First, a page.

CHICAGO: Heineken beer has shown how subverting expectations can help brands make an impact, with a campaign using electronic dance music (EDM) to promote moderation rather than additional consumption.
Hans Erik Tuijt, global activation director/Heineken, discussed its "Dance More, Drink Less" campaign – which encouraged EDM fans to consume alcohol at a slower pace – during IEG's 2015 Sponsorship conference.
More specifically, he revealed how a tie-up with Armin Van Buuren, a popular DJ, let the brand speak to this group in an authentic way on a potentially alienating subject.
"Contrary to what everybody thinks, we realise that binge drinking is an issue and is not in our interests," said Tuijt. (For more, including campaign creative and results, read Warc's exclusive report: How Heineken made moderation cool.)
"If people abuse alcohol, it will be bad and damaging for the whole industry. And that's why we have this topic very near to our heart, and we try to work through it."
Heineken actually broke with a tradition of not leveraging celebrity ambassadors for this initiative, as it recognised a well-known figurehead would add considerable weight to its pro-moderation message.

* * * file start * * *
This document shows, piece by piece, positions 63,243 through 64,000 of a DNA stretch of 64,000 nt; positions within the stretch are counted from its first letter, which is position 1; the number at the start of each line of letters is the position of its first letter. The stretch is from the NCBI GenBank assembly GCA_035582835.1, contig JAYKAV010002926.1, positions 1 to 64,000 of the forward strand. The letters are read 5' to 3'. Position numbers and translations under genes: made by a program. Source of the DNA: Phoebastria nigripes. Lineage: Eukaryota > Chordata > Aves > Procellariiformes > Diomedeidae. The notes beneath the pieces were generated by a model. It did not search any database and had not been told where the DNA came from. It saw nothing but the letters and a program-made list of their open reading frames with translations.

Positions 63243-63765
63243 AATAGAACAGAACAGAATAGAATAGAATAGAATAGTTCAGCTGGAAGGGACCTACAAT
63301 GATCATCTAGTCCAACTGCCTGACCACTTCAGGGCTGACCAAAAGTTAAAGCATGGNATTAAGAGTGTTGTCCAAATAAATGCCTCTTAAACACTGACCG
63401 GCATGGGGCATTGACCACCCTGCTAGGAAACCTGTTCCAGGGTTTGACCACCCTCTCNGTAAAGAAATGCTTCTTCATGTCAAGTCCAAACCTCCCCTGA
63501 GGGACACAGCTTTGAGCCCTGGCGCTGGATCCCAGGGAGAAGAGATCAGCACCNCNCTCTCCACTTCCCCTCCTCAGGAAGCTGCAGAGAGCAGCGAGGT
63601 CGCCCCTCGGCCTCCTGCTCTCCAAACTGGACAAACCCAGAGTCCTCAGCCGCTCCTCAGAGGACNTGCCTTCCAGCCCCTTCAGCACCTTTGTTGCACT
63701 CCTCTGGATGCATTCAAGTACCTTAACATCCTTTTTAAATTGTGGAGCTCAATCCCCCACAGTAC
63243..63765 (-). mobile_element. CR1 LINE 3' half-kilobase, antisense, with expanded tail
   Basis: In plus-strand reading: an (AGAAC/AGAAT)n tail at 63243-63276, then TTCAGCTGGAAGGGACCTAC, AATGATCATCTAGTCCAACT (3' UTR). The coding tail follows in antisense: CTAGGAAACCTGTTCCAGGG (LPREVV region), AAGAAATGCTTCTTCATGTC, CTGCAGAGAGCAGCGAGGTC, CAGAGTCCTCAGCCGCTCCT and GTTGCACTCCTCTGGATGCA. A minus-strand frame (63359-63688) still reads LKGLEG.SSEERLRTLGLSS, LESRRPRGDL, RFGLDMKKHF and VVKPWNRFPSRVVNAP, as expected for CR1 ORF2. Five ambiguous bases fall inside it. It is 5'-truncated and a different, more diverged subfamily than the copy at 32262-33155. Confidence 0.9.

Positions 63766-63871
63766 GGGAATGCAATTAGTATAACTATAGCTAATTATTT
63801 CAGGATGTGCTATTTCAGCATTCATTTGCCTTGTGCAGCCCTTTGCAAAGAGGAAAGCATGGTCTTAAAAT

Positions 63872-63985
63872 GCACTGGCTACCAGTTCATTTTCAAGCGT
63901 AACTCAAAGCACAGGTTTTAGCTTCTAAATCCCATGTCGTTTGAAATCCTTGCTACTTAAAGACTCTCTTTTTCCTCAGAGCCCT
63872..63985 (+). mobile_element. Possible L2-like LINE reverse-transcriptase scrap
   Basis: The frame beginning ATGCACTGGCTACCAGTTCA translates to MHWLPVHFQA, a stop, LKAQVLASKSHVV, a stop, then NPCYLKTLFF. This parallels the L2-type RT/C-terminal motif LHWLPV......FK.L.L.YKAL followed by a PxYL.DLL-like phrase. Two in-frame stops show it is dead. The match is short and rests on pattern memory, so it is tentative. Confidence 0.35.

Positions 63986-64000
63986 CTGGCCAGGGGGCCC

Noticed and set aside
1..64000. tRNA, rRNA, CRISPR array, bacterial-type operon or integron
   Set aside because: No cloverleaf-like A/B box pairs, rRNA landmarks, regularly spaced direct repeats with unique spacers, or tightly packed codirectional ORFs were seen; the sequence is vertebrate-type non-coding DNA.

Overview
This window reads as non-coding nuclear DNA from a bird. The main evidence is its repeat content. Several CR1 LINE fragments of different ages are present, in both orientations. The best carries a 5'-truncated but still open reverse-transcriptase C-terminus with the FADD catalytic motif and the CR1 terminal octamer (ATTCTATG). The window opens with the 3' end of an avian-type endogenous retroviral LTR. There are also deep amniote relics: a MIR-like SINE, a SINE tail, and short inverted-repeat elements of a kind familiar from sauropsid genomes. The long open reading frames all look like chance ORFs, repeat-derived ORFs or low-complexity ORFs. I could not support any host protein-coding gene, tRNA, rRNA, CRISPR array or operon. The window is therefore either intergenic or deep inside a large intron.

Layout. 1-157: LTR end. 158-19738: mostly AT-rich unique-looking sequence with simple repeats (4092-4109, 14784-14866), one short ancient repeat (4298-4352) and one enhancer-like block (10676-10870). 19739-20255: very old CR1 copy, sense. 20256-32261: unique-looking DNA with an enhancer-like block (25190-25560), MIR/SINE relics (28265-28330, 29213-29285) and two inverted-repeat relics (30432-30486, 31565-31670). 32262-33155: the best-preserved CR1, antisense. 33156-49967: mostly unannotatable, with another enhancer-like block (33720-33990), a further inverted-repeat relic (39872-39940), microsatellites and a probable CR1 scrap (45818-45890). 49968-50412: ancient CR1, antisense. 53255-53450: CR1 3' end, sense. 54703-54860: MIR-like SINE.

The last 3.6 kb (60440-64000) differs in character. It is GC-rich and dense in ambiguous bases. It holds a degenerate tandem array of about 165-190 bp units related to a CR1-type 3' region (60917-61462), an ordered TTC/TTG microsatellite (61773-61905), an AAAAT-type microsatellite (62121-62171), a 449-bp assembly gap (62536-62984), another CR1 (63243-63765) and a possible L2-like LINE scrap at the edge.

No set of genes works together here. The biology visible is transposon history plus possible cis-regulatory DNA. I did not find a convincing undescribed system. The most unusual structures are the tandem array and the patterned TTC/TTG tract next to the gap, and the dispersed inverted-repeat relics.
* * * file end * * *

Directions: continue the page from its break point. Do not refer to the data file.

"People just don't believe that a brand like Heineken will say to you, 'Drink less' … It's very hard to tell people what moderation is. And that's what triggered us to say, 'How can you make it really, really cool in this area?'" Tuijt reported.
Van Buuren recorded a song, entitled "Save My Night", especially for Heineken – as well as using imagery from its "Dance More, Drink Less" campaign during his live shows.
Heineken also spread the word through millennial-friendly channels ranging from online video to activations at live EDM events, where it asked for water, rather than alcohol, to be served when Van Buuren's song played.
Among the results of the campaign was a 9% increase in the number of target consumers agreeing with the statement "If I drink less on a night out, I enjoy it more".
"We were [now] convinced that we are doing the right things. People want to be told in a different way how responsible consumption of alcohol is," said Tuijt in describing the campaign's impact.
Data sourced from Warc